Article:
Migrating Violence in the Caucasus

by Joshua Foust on 8/19/2010 · 8 comments

I have a new piece up at PBS.

Dagestan hasn’t had it as rough as Chechnya. The Russian army did not stage two separate, brutal offensives into its cities. Makhachkala has never faced the same devastation as Grozny, the Chechen capital declared by the United Nations in 2003 as the most destroyed city on Earth (a distinction repeated by Andrew Meier, who, in his haunting 2005 portrait of Russia, “Black Earth,” says Grozny’s fall was worse than Kabul’s, since it had so much farther to fall). But Dagestan has been the center of an increasingly violent explosion of violence in recent years.

Part of that explosion is because of Chechnya. Russia cleverly installed Ramzan Kadyrov — a former militia leader in the Second Chechen War who switched sides to fight for Moscow in 1999 — as president of the region in 2007. Since then, incidents of violence within Chechnya itself have leveled off — only to migrate east to Dagestan and west to Ingushetia and North Ossetia. The violence was pushed out of one Russian republic, making its neighbors worse off.

I go on to wonder what this might mean, as Russia steps up some counterterror policies in Daghestan. Where will it push the violence to next?

Update: RFE/RL has an excellent piece on the deteriorating situation in Daghestan as well:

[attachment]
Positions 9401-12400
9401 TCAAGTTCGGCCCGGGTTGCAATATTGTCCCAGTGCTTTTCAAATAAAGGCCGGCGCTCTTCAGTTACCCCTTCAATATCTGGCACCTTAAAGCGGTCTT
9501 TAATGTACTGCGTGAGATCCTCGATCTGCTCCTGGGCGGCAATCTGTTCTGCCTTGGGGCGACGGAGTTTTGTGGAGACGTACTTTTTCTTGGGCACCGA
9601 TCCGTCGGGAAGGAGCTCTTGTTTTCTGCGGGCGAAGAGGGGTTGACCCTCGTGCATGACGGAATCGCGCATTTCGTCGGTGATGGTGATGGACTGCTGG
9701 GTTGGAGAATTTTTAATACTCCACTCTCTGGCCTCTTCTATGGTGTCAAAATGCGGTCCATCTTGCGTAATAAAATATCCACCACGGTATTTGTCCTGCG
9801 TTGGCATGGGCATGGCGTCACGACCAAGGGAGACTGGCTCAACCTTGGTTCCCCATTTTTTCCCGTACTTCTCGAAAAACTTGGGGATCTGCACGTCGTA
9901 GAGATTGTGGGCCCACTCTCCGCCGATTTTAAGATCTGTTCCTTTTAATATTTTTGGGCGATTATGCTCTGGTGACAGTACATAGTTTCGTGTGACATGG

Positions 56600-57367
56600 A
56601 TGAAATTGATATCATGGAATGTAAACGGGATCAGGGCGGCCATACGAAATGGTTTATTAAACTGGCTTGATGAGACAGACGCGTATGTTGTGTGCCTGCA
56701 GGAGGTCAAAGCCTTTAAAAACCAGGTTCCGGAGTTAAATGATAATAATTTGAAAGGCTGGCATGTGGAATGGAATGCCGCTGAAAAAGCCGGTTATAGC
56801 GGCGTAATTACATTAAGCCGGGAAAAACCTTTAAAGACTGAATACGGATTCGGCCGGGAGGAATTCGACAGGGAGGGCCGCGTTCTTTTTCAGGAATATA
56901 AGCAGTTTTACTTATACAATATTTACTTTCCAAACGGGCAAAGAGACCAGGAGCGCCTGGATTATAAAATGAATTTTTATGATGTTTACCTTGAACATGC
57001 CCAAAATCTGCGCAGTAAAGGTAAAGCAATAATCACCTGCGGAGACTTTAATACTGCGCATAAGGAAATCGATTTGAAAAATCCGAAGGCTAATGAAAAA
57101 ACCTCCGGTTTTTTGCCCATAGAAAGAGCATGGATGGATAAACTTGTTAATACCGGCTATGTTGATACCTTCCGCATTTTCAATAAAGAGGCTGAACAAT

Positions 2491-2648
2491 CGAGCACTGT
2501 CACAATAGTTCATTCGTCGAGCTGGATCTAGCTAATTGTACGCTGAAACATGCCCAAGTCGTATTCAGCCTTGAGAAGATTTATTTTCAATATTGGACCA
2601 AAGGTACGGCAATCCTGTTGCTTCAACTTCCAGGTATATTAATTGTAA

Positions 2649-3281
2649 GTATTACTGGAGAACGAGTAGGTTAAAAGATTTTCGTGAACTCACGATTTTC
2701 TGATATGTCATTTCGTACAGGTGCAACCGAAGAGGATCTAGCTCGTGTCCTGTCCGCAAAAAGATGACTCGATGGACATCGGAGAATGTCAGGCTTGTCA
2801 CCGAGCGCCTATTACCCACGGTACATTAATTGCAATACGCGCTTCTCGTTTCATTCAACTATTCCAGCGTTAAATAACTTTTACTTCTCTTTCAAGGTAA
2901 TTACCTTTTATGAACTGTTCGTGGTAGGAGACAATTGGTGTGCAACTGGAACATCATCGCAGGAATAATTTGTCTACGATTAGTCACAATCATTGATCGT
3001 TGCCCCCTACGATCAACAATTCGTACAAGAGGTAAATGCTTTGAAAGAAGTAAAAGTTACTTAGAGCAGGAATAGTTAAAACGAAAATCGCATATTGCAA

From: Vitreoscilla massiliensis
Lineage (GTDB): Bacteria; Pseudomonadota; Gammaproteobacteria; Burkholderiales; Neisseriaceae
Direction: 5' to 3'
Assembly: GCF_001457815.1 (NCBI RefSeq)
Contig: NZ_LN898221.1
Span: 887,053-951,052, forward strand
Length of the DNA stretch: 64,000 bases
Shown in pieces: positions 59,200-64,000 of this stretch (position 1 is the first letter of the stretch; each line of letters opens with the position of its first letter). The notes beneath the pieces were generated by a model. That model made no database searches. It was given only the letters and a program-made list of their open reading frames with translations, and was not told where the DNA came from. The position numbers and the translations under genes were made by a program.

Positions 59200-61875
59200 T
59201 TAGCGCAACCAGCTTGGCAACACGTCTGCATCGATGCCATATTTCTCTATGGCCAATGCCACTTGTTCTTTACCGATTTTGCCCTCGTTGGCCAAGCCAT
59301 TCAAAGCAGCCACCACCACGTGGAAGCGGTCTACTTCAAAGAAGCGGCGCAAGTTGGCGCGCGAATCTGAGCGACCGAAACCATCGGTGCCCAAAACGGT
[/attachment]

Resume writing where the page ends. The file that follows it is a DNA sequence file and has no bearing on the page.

More effective police action alone, however, is not the answer. Nor is Moscow prepared to take sole responsibility for turning the situation in Daghestan around, as Medvedev made clear when he told Magomedov peremptorily “You’re president, it’s up to you to continue what you’ve started.” …

The litany of complaints aired in Sochi last week substantiate the widely held perception that the Kremlin has no comprehensive strategy for tackling the problems that plague the North Caucasus as a whole, or the individual republics. Other analysts argued at the time of Khloponin’s appointment six months ago that even if such a plan existed, the firmly entrenched regional elites would fight tooth and nail to thwart its implementation.

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– author of 1848 posts on 17_PersonNotFound.

Joshua Foust is a Fellow at the American Security Project and the author of Afghanistan Journal: Selections from Registan.net. His research focuses primarily on Central and South Asia. Joshua is a correspondent for The Atlantic and a columnist for PBS Need to Know. Joshua appears regularly on the BBC World News, Aljazeera, and international public radio. Joshua's writing has appeared in the Columbia Journalism Review, Foreign Policy’s AfPak Channel, the New York Times, Reuters, and the Christian Science Monitor. Follow him on twitter: @joshuafoust

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Mireau August 19, 2010 at 11:01 am


why didn’t you mention that Ramsan is the son?

Joshua Foust August 19, 2010 at 11:07 am

Brevity, that’s all. Is there some connection to Akhmad you think I should have made?

Mireau August 20, 2010 at 12:38 pm

Not really. Just felt short.

john August 19, 2010 at 12:20 pm

thanks to your CIA/saudi/turkish backed criminal gangs.